Although it is unlikely that the local no-good boyos read The TES, it is sensible not to disclose where exactly the cameras are located or how many there are. It is safe, however, to reveal that some in fact are dummies - because it really is impossible to guess which.

The Vista VPM 3132 cameras, which are mounted exclusively on exterior walls, are used in conjunction with sensor-controlled lights so any night-time intruder within range of the lens is always fully illuminated. Ideally, the pictures should be transmitted to the control room of the local security firm where they would be constantly monitored, and action initiated the moment anything untoward happened. But, for a school, this is prohibitively expensive. Instead, they go no further than Mr Davies's office.

Here a sequential switcher cuts regularly from one camera to the next. The pictures are displayed on a monitor and recorded on a VCR. The tapes are changed daily but, of course, they only need to be consulted if there has been an incident.

So on Monday morning Barry Davies is able to check on movements at the time of the arson by rapidly fast forwarding through the relevant section tape. He sees five youths enter the grounds and freezes the frame. As well as the picture, it displays the exact time that the recording was made. As it happens, this information is enough to establish that the youths, although trespassing, could not have been involved in the crime. If the extra camera had been in place, the real culprits would have been recorded and probably identified.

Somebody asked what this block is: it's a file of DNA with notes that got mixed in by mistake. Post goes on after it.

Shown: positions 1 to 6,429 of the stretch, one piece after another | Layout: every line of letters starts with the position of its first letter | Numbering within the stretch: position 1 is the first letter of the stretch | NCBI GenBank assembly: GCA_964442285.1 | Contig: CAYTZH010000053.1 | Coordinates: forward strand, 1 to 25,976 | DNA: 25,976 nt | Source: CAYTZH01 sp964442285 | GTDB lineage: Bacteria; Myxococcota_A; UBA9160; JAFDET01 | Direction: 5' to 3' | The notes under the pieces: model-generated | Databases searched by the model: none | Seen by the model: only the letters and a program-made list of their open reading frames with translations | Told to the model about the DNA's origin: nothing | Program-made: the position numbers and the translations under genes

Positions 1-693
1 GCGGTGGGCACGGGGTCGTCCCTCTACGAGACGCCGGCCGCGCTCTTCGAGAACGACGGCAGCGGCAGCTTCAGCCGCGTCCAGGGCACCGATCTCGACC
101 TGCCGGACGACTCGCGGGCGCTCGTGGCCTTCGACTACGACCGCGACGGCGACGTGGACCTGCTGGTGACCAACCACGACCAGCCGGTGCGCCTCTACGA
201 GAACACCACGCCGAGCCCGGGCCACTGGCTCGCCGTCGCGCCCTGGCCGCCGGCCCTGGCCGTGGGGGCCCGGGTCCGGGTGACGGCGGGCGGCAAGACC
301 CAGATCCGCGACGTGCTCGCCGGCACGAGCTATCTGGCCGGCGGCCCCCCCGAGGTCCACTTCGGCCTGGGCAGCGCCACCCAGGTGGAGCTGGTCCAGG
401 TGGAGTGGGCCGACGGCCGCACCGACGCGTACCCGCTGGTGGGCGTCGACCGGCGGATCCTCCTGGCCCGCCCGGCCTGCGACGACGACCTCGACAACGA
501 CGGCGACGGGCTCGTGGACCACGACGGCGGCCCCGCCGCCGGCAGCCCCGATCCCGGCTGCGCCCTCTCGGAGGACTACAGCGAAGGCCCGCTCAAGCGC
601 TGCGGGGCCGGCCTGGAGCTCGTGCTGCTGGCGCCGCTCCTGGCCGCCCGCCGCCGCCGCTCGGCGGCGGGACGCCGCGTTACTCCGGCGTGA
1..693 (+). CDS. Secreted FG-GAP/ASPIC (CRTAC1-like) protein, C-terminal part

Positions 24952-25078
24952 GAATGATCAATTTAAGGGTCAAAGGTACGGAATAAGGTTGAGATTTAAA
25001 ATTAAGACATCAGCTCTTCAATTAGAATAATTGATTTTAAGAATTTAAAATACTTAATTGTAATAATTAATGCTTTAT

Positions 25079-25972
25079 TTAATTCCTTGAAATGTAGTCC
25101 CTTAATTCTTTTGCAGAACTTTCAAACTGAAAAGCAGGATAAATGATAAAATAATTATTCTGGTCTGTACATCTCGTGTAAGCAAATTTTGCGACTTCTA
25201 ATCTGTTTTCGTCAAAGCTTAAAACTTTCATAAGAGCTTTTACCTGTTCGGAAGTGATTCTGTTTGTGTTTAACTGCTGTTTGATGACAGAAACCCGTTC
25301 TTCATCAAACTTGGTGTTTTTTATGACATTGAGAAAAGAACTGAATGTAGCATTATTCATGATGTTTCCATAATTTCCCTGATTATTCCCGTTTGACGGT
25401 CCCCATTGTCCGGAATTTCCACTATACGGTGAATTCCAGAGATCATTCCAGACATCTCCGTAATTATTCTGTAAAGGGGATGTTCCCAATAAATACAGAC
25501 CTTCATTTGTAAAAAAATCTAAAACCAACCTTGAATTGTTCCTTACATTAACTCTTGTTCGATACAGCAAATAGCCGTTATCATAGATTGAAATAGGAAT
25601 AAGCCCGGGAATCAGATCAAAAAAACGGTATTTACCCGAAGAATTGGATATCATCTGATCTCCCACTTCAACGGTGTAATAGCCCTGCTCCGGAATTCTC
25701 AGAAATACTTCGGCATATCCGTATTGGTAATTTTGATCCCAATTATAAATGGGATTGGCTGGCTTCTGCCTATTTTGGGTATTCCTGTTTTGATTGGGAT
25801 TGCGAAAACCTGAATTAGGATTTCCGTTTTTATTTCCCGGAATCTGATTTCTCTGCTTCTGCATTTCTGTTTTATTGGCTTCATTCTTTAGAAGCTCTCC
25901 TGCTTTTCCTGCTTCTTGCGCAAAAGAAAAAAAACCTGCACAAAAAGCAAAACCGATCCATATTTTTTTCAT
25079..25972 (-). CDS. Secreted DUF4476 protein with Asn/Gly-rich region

That might have ensured a little triumph for the cause of justice, but does it warrant the extra expense? Since its main value will inevitably be as a deterrent, it is always going to be impossible to calculate the actual savings that an investment in CCTV could make. But Raymond Samples is certain that it has been money well spent.

The initial outlay has, for instance, dramatically reduced the on-going expense of broken windows and the inconvenience they cause classes and teachers who have to be re-roomed. And then there's always the serious consideration that a camera - even a dummy - could prevent something really awful happening. "You cannot put a price on children's safety," he says. "We have had to decide on cuts in other areas, but we didn't even consider spending less on security. "

Jayne Copues, manager of the Educational Premises Unit at the City and County of Swansea is also convinced of the cost-effectiveness of CCTV. The authority matches any money a school is prepared to spend on security with the result that many already have sophisticated systems in place, with others anxious to take advantage of any extra government money.

The price, depending on the lay-out of the school, can be as much as Pounds 40,000, but most schools can follow the example of Pentrehafod and be made significantly safer for as little as Pounds 5,000.

What three schools got for their money: * Pounds 700: One camera, one monitor * Pounds 5,700: Three cameras, one switcher, one VCR, one monitor * Pounds 18,000: 16 cameras, 20 external detectors, 20 external lights, five lighting controllers, one multiplexer (16-way), one time-lapse VCR, one monitor.

Pentrehafod Comprehensive was equipped by FAB Securities, 120 Gower Road, Swansea, SA2 9BT, tel: 01792 202718